How Many Miles to Babylon?

So yesterday I was trudging my weary (but sophisticated and intellectual) High Elvish way through the lion-dotted hills of Chrace towards the looming mountain pass into the Shadowlands; or as we call it, “Tier 2.” I was helping my elvish brothers and sisters locate various missing relatives and knocking off a few underdressed dark elves along the way. Eventually the uppermost question in my mind was, ‘OK, so where’s the next flight master?’

As it happens, he was a whole zone away. And that made me happy.

Warhammer is a game that likes you to walk long distances. And whenever you are in a long stretch without a flight master, that’s a period where it’s harder to meet up with people in other racial areas or access the bank or auction house in capital cities. Quests do a good job of leading you through the local Public Quest areas and to the next warcamp, it’s hard to get very lost. But it is still a long way to walk, and if you bind near a warcamp (which most people do) then you’ll have to walk back to get to your quests.

As long as the landscape is varied and full of intriguing places to explore, quests to do, NPCs to meet/kill, and lore to learn, I’m happy to go by foot. The long journeys make a gameworld feel more coherent and less like a mass of levels and zones. It’s more immersive. I want my world to feel like a coherent WORLD and that means it needs a sense of distance. There’s a balance to be had between player convenience and immersion and that means that sometimes distance can feel frustrating. But at the same time, it’s an in game rite of passage to make long solitary journeys. WAR so far hasn’t thrown up anything quite as obnoxious as WoW’s trip from Darnassus to Ironforge that all Night Elves had to make if they wanted to hook up with their non-elf friends, although there are routes that send you dangerously close (or through) RvR zones …

Some people obsess about efficient use of time in games but frankly, if we were concerned about efficient use of time we wouldn’t be playing games at all. The time spent wandering through the world makes us keener to pick up a mount and appreciate the faster speed once we have it. Like getting your first car, there’s a childish glee in speeding through areas where you used to have to walk.

I don’t have a mount yet — 15g and rank 20 is what you need for that. And I’m enjoying my slow rambles. It isn’t that it is never frustrating. Walking up and down the same path can get tedious and although the quests mostly don’t require that, running up and down to your bind point certainly can. But at the same time, it is very immersive. There’s no better way to feel the distance than to walk it.

It also encourages you to think of other things to do along the way. You can jump into a scenario from anywhere, and there are always Public Quests nearby where you are, in every zone. I’m sure that there will eventually be more transport in the game, people are bound to complain about it. I also hope that Mythic think of a way to make it easier to access the bank, because crafting materials can easily fill up low level bagspace. But I’m equally sure that the long walks encourage people to pick up more of the quests and get more involved in the zones they are travelling through.

To get back to the efficiency point, you can play an MMO as a resource management game. Time is a resource to be managed and to win the game, the goal is to amass as much gold, xp, influence, renown and gear as possible in the time available. Wasting time is bad play. A game that is designed to encourage long periods of time in which you can’t gain any of the above is bad design. But that’s not the only way to play a MMO. We aren’t all oriented on the same goals. And if you play like that, you’ll end up putting a monetary value on lots of simple but fun activities like making friends, exploring, and roleplaying. Some of the activities that make MMOs more than just multi-player games.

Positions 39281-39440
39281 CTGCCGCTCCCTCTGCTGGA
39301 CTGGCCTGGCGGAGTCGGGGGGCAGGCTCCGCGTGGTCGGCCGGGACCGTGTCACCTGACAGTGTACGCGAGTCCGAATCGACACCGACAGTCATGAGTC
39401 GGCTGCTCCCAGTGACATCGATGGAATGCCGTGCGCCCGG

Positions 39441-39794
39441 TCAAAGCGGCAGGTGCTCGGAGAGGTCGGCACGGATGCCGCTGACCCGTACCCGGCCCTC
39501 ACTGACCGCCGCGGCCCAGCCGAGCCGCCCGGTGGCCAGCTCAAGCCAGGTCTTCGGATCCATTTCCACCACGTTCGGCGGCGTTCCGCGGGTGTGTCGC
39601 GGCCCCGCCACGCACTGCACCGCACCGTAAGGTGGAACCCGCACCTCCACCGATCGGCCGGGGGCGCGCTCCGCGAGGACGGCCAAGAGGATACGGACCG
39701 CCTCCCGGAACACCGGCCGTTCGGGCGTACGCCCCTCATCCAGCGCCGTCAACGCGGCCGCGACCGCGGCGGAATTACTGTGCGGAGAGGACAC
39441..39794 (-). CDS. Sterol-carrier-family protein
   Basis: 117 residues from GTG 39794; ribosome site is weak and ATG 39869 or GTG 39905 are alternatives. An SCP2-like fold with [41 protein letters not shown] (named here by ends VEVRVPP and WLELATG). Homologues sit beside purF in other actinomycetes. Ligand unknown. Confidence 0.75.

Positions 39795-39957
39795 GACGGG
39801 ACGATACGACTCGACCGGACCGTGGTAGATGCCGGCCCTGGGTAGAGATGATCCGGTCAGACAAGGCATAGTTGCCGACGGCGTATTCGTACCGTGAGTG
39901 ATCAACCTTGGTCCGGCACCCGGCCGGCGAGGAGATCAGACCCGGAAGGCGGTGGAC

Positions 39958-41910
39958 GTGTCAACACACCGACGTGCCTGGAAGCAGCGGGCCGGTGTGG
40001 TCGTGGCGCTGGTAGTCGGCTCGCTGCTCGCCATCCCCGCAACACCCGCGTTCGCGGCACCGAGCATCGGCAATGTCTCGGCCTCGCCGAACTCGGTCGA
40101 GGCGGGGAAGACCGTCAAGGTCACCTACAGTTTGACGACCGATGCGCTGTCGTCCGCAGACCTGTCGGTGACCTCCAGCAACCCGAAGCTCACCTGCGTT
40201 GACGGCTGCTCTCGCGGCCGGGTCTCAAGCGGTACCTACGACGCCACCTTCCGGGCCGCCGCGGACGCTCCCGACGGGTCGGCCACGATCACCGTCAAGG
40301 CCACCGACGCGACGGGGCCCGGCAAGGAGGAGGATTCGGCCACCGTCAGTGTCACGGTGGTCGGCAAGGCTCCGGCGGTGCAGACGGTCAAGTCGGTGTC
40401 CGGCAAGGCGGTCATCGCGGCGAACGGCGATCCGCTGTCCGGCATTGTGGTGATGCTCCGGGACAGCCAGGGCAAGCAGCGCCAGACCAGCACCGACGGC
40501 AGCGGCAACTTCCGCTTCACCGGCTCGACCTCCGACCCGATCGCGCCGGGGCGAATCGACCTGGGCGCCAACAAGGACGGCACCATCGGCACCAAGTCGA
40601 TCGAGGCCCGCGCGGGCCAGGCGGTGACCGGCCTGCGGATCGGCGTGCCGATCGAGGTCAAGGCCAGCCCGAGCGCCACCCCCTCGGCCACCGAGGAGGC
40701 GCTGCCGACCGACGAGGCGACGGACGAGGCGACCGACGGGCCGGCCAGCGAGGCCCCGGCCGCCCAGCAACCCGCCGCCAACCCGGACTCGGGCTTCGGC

There’s a fashion at the moment called The Slow Movement which is all about taking life at a slower pace. I like to think that jogging through the world is a way of experiencing Slow Gaming.


4 Responses

  1. At first I was a bit annoyed by the big areas I had to run to get back to a FP, but later I started enjoying the long runs as it enforced the sense of being small in a big world.

    I also enjoyed the flying between zones (destruction with its wyvern that is, order’s gyrocopter looks silly) and that it doesn’t show you travelling the entire length like in WoW; the cutscene where it sent you off flying is enough to convince me that I’m flying to get there.

  2. I don’t mind the running around itself, but I do wish we could access the bank and the auction house without going to the SINGLE city in our realm. I’ve been on vacation this week, with all the time in the world to play, but in my normal life I get to play an hour, hour and a half, of an evening and maybe 5 hours each on Saturday and Sunday. A lot of stuff I could be sharing with my guild is going to be sold because I can’t take 20-30 minutes out of my evening playtime every day to run to Altdorf.

  3. It’s fun, but you can’t deny that some of the quest chains are emulating the Battle of Hillsbrad a bit too closely with the “Go here, come back, go there, come back, etc.”. It gets worse in zones that don’t have quests you can knock out one after the other and turn in all at once…. like effing Norsca on Order side.

  4. […] either a “Recall to Capital City” or “Recall to War Camp” ability? Unlike Spinks, I don’t find running to the War Camp to catch a flight to town to put things in the bank or […]

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